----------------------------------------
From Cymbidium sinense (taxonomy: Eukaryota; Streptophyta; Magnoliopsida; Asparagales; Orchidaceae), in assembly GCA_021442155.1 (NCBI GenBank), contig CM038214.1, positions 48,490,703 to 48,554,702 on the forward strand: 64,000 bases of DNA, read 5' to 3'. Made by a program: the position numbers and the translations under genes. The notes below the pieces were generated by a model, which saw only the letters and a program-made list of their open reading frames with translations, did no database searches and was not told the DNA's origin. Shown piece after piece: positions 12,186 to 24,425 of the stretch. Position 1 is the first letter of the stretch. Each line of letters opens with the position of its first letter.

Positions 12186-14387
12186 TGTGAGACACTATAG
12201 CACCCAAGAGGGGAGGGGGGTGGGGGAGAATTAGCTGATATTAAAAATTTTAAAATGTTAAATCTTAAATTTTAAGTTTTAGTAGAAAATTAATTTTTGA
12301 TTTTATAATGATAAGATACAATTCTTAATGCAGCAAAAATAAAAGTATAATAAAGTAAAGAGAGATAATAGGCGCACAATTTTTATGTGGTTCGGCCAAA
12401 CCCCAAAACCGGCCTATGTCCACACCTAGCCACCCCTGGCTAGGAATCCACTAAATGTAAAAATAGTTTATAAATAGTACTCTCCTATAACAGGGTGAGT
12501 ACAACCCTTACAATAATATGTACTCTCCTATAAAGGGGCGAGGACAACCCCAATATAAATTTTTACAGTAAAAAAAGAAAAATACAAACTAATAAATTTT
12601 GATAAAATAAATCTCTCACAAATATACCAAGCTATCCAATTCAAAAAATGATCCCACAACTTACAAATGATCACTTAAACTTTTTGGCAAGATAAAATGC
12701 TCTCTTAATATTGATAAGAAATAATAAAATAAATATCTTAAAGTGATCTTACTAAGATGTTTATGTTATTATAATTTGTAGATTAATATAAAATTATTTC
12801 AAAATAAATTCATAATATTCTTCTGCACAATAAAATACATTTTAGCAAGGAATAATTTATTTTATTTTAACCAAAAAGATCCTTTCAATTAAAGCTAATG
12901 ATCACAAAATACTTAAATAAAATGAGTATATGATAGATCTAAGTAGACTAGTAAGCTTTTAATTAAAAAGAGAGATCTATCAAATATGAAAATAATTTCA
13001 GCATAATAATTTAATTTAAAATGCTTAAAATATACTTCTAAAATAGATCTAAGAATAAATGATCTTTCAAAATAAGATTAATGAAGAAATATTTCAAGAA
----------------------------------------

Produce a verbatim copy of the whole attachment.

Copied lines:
From Cymbidium sinense (taxonomy: Eukaryota; Streptophyta; Magnoliopsida; Asparagales; Orchidaceae), in assembly GCA_021442155.1 (NCBI GenBank), contig CM038214.1, positions 48,490,703 to 48,554,702 on the forward strand: 64,000 bases of DNA, read 5' to 3'. Made by a program: the position numbers and the translations under genes. The notes below the pieces were generated by a model, which saw only the letters and a program-made list of their open reading frames with translations, did no database searches and was not told the DNA's origin. Shown piece after piece: positions 12,186 to 24,425 of the stretch. Position 1 is the first letter of the stretch. Each line of letters opens with the position of its first letter.

Positions 12186-14387
12186 TGTGAGACACTATAG
12201 CACCCAAGAGGGGAGGGGGGTGGGGGAGAATTAGCTGATATTAAAAATTTTAAAATGTTAAATCTTAAATTTTAAGTTTTAGTAGAAAATTAATTTTTGA
12301 TTTTATAATGATAAGATACAATTCTTAATGCAGCAAAAATAAAAGTATAATAAAGTAAAGAGAGATAATAGGCGCACAATTTTTATGTGGTTCGGCCAAA
12401 CCCCAAAACCGGCCTATGTCCACACCTAGCCACCCCTGGCTAGGAATCCACTAAATGTAAAAATAGTTTATAAATAGTACTCTCCTATAACAGGGTGAGT
12501 ACAACCCTTACAATAATATGTACTCTCCTATAAAGGGGCGAGGACAACCCCAATATAAATTTTTACAGTAAAAAAAGAAAAATACAAACTAATAAATTTT
12601 GATAAAATAAATCTCTCACAAATATACCAAGCTATCCAATTCAAAAAATGATCCCACAACTTACAAATGATCACTTAAACTTTTTGGCAAGATAAAATGC
12701 TCTCTTAATATTGATAAGAAATAATAAAATAAATATCTTAAAGTGATCTTACTAAGATGTTTATGTTATTATAATTTGTAGATTAATATAAAATTATTTC
12801 AAAATAAATTCATAATATTCTTCTGCACAATAAAATACATTTTAGCAAGGAATAATTTATTTTATTTTAACCAAAAAGATCCTTTCAATTAAAGCTAATG
12901 ATCACAAAATACTTAAATAAAATGAGTATATGATAGATCTAAGTAGACTAGTAAGCTTTTAATTAAAAAGAGAGATCTATCAAATATGAAAATAATTTCA
13001 GCATAATAATTTAATTTAAAATGCTTAAAATATACTTCTAAAATAGATCTAAGAATAAATGATCTTTCAAAATAAGATTAATGAAGAAATATTTCAAGAA